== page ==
As a workaround, languages like D added the concept of re-exported imports (D calls this feature "public imports"). So in our foo.bar.Baz case, it could import foo.bar.Bar and re-export it. So that an import of foo.bar.Baz implicitly imports foo.bar.Bar as well. The downside here again is that it's not possible from looking at the imports to see what the actual dependencies are.

A related feature is implicit imports determined by the namespace hierarchy. So for example in Java, any source file in the package foo.bar.baz has all the classes of foo.bar implicitly folded into its namespace. This folding goes bottom up, but not the other way around. So while foo.bar.baz.AbcClass sees foo.bar.Baz, Baz can't access foo.bar.baz.AbcClass without an explicit import.

## An experiment: no imports

For C3 I wanted to try going completely without imports. This was feasible mainly due to two observations: (1) type names tend to be fairly universally unique (2) methods and globals are usually unique with a shortened namespace. So given, Foo and foo::some_function() these should mostly be unique without the need for imports. So this is a completely implicit import scheme.

This is completmented by the compiler requiring the programmer to explicitly say which libraries should be used for compilation. So imports could be said to be done globally for the whole program in the build settings.

This certainly works, but has a drawback: let's say a program relies on a library like Raylib. Now Raylib in itself will create a lot of types and functions and while it's no problem to resolve them, it could make it confusing for a casual reader "Oh, a Vector2, is this part of the C3 standard library?", whereas having an import raylib; at the top would immediately hint to the reader where Vector2 might be found.

## Wildcard imports for all?

The problem with zero imports suggests an alternative of wildcard imports as the default, so import raylib; would be the standard type of imports and would recursively import everything in raylib, and similarly import std; would get the whole standard library. This would be more for the reader of the code to find the dependencies than being necessary for the compiler.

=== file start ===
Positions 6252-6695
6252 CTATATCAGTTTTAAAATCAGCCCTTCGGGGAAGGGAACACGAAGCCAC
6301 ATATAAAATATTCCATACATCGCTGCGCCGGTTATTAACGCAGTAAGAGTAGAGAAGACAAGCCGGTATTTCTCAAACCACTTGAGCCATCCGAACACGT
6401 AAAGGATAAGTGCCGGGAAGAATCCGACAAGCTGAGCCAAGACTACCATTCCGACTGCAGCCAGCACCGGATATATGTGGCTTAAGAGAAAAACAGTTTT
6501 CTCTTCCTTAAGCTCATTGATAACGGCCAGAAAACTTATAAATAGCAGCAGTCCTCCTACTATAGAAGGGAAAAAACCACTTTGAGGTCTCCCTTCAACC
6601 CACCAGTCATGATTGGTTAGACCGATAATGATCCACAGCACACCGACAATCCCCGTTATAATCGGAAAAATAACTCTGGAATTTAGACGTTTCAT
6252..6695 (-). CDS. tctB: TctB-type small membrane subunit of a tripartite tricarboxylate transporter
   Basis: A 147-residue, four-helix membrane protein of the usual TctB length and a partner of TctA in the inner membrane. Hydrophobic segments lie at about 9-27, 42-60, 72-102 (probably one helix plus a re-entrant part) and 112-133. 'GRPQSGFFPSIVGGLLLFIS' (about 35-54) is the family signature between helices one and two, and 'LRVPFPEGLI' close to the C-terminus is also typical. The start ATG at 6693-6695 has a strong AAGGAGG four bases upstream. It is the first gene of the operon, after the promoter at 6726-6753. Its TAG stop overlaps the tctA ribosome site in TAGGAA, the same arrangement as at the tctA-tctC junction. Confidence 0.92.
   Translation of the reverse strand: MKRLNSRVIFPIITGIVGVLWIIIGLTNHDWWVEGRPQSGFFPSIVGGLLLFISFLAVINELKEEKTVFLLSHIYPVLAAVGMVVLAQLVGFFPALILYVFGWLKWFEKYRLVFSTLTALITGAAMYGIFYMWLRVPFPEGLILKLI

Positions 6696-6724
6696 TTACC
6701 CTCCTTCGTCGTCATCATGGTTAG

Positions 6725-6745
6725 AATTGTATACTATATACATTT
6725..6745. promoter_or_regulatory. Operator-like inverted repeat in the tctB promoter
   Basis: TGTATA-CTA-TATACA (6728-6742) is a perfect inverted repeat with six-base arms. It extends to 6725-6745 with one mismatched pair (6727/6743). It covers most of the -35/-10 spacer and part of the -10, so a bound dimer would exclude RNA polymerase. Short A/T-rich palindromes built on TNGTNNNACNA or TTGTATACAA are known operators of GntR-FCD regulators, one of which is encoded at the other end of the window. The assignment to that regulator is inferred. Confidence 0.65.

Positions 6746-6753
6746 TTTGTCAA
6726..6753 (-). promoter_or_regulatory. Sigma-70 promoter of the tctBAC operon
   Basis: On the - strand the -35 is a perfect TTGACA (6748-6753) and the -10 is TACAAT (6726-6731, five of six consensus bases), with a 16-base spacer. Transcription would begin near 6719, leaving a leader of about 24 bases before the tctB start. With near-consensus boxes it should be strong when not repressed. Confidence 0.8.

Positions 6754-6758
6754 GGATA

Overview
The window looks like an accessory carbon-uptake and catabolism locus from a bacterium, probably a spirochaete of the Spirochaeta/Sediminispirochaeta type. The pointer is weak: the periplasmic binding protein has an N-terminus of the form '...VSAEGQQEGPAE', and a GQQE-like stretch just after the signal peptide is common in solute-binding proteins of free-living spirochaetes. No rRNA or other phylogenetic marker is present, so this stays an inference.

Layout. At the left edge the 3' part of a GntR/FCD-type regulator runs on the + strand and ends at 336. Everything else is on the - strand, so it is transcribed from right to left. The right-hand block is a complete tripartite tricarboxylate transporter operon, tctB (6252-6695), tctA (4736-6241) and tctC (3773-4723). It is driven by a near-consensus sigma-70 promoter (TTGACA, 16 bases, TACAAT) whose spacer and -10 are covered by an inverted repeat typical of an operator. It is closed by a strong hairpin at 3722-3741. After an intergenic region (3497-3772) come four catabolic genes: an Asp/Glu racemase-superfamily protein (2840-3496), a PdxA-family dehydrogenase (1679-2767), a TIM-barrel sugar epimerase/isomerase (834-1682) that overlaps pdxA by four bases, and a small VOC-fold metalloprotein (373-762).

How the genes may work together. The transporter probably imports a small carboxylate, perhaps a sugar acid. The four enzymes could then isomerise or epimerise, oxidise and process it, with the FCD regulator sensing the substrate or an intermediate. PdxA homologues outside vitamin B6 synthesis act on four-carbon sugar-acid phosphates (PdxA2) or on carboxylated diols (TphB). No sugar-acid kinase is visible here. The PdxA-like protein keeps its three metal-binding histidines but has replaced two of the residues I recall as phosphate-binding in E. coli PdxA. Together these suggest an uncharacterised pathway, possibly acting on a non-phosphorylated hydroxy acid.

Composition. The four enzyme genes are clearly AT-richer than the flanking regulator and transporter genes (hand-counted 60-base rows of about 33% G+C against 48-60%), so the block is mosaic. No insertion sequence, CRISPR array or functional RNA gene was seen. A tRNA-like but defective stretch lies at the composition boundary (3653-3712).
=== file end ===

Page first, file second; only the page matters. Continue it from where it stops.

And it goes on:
One problem with this design are the sub modules visibility rules: "what does foo::bar::baz and foo::bar see?"

Java would allow foo::bar::baz to see the foo::bar parent module, but not vice versa. However, looking at the actual usage patterns, it seems to make sense to make this bidirectional, so that all are visible to each other.

But if parent and children modules are visible to each other, what about sibling modules? E.g. does foo::bar::baz see foo::bar::abc? In actual usecases there are arguments both for and against. But if we have sibling visibility what about foo::def and foo::bar::abc? Could they be visible to each other? And if not, would such rules get complicated?

To create a more practical scenario, imagine that we have the following:

1. std::io::file::open_filename_for_read() a function to open a file for reading
2. std::io::Path representing a general path.
3. std::io::OpenMode a distinct type for a mask value for file or resource opening
4. std::io::readoptions::READ_ONLY a constant of type OpenMode

Let's say this is the implementation of (1)

fn File* open_filename_for_read(char[] filename)
{
Path* p = io::path_from_string(foo);
defer io::path_free(p);

Here we see that std::io::file must be able to use std::io and std::io::readoptions. The readoptions sub module needs std::io but not the file sub module. Note how C3 uses a function in a sub module as other languages would typically use static methods. If we want to avoid excessive imports in this case, then file would need sibling and parent visibility, whereas the readoptions use only requires parent visibility.
Excessive rules around visibility is both hard to implement well, hard to test and hard to remember, so it might be preferrable to simply say that a module has visibility to any other module in the same top module. The downside would of course be that visibility is much wider than what's probably desired (e.g. std::math having visibility to std::io).